Machine Uses Boiling Water To Kill Weeds
If you've ever dumped a pan of boiling water onto grass or weeds, you know what happens. Everything green curls up and dies.
That's the principle behind a first-of-its-kind machine, invented by a Florida farmer, that replaces herbicides with hot water. A Minnesota manufacturer developed the new "Aqua Heat" machine and has put it through extensive testing at universities across the country.
"It has a 100 percent kill rate on annuals and newly emerging weeds. Established perennial are killed down to their roots," says Dr. Harry Rajamannan of Agro-K Corp., manufacturer. "You can completely kill perennials with more than one treatment but, in most cases, one application slows the weeds enough to give the crop a running start."
The machine consists of a tow-behind 1,500-gal. stainless steel tank with a large stainless heating coil that brings water up to 220 degrees using number two diesel fuel. Water is then sprayed onto the ground through a 6-ft. wide side-mounted "boom", fitted with a ceramic grid. Depending on the application, booms can be built to a variety of widths. Electronic sensors adjust water heat and output according to speed and can be manually adjusted depending on the type of weed being treated.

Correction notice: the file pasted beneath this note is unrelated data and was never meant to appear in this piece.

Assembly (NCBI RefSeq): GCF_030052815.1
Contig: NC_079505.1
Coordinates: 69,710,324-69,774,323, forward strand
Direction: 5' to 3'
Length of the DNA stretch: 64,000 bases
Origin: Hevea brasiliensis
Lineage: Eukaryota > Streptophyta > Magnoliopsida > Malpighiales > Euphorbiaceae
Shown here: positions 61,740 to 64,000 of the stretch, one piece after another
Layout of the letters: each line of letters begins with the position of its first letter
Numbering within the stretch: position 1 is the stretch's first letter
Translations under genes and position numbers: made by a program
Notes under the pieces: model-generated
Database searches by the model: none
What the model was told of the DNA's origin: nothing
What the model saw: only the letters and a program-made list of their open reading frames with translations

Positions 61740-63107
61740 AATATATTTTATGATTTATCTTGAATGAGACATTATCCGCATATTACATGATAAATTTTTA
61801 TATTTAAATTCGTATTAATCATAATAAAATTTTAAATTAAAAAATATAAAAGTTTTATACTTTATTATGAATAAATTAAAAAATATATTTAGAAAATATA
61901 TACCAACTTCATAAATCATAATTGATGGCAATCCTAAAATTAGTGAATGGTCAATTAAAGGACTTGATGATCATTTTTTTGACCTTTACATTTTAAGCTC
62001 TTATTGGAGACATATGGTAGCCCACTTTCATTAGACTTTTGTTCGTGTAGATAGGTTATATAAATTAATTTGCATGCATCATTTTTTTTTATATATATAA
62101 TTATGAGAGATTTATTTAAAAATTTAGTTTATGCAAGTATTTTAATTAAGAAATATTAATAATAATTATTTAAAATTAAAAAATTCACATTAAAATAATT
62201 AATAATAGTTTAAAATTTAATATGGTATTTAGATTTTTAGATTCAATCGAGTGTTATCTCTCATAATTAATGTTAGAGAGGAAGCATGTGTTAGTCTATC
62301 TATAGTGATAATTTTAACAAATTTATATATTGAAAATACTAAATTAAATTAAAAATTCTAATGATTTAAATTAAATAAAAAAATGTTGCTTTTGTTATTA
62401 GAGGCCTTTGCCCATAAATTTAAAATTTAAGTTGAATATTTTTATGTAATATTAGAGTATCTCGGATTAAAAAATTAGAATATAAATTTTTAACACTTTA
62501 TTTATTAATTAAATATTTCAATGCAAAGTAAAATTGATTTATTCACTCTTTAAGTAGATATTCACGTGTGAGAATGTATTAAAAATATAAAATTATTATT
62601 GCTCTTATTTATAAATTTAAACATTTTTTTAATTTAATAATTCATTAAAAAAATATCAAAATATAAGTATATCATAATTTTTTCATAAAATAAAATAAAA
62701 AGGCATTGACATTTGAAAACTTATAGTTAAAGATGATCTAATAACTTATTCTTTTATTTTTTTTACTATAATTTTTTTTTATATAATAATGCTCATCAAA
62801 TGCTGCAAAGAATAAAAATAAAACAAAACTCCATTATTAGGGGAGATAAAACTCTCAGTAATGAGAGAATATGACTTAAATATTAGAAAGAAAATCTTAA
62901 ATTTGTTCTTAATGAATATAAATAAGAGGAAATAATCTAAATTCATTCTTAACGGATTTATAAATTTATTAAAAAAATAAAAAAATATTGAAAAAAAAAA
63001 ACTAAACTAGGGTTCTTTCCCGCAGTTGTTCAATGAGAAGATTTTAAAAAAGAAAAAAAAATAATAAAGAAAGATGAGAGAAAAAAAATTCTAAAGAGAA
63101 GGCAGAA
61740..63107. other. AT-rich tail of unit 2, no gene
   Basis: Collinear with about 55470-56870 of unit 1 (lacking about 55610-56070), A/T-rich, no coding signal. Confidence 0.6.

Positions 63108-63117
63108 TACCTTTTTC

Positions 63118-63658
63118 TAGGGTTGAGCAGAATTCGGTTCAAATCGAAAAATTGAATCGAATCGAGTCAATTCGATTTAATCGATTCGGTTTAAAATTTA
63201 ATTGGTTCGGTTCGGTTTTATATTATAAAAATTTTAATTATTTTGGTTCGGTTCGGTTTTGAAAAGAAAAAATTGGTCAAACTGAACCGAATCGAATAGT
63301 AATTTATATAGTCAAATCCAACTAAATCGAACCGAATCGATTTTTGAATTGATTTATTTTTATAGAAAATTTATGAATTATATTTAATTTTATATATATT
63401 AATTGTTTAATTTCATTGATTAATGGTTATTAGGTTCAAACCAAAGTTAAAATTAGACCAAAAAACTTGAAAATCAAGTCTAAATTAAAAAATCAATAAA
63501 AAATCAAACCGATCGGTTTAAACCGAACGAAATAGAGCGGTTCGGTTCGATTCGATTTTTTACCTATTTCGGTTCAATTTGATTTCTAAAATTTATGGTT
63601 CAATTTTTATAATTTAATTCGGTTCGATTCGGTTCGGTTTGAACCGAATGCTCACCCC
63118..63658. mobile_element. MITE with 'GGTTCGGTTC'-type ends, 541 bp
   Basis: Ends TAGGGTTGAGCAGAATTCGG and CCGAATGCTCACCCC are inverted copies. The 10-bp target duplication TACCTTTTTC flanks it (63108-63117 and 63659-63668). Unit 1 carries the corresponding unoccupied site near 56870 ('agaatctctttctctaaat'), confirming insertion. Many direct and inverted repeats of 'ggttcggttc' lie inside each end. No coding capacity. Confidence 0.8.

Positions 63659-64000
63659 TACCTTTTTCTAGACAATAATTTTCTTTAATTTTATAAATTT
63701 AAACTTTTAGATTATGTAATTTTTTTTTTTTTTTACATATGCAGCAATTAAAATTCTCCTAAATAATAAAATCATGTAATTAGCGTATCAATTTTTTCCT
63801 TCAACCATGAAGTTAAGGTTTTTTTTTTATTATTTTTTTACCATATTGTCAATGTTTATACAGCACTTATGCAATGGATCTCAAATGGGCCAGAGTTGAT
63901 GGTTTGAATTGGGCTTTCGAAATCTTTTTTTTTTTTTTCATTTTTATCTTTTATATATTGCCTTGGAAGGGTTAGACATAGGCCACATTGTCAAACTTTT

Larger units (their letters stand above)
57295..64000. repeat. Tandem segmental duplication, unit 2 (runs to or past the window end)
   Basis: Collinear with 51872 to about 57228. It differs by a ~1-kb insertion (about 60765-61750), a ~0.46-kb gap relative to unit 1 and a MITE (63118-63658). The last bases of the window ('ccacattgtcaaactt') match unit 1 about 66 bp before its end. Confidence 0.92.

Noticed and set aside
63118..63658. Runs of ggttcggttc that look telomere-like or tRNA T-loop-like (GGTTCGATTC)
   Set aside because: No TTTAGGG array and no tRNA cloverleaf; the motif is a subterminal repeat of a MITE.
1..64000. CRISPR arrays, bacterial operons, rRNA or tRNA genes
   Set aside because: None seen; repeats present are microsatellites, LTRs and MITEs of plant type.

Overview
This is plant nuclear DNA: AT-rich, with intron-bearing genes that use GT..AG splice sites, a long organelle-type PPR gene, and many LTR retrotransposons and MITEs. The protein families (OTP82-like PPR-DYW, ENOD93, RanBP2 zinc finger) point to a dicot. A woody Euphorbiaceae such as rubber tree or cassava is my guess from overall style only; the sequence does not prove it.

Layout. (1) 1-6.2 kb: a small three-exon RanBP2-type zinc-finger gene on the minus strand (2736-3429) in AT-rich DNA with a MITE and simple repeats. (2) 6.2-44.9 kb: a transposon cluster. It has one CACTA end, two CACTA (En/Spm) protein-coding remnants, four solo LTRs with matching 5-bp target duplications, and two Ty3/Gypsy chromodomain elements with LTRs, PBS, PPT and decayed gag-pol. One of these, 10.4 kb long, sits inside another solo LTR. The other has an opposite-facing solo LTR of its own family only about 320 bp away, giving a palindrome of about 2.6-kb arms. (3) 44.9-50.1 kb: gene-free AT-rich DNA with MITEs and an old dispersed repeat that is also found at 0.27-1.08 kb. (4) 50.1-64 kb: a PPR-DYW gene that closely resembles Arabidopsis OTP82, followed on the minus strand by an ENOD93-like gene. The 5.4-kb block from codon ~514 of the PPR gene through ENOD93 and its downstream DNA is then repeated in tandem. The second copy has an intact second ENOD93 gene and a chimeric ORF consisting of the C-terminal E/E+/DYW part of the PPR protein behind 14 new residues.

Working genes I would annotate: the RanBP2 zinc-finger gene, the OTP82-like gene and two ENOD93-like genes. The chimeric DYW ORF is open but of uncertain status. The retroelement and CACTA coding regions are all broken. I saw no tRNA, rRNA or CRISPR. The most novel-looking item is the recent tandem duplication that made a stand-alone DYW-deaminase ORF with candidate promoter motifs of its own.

"Our goal is to totally eliminate the need for chemical herbicides. Different configurations will be available for a variety of crops," says Rajamannan, noting that the most interest in the new machine will probably be for high-value crops like citrus, apples, and other orchard crops, as well as for vegetable crops. One use that's already caught on is as a foliar dessicant in potato and cotton crops. And, in some areas of California, it's being used during winter to kill alfalfa tops, at the same time eradicating certain weeds and killing alfalfa weevils. In addition, Rajamannan says the hot water weed killer is ideal in parks and other areas where chemicals herbicides cannot be used.
Operating costs are comparable to or even less than current chemical expense on a per acre basis. The ideal travel speed is about 1.5 mph to get 100 percent kill in a wide variety of broadleafs, grasses, annuals and perrenials, but many broadleaf annuals -- the easiest to kill -- can be handled at speeds up to 4 mph. "It's not always 100 percent effective, but neither are most chemicals. Our goal is to do an equal job or better," says Rajamannan, noting that the machine uses between 100 and 200 gal. of hot water per acre, depending on the extent of the weed problem being treated.
The key to success is proper timing. "If we can get weeds in the early stages, we can use less water and lower temperatures and go faster," says Dr. Megh Singh at the University of Florida at Lake Alfred who's been testing the concept. Dr. Gary Ritenour at California State University in Fresno, has also been involved in early prototype testing.
Rajamannan plans to have machines on the market by the end of 1993.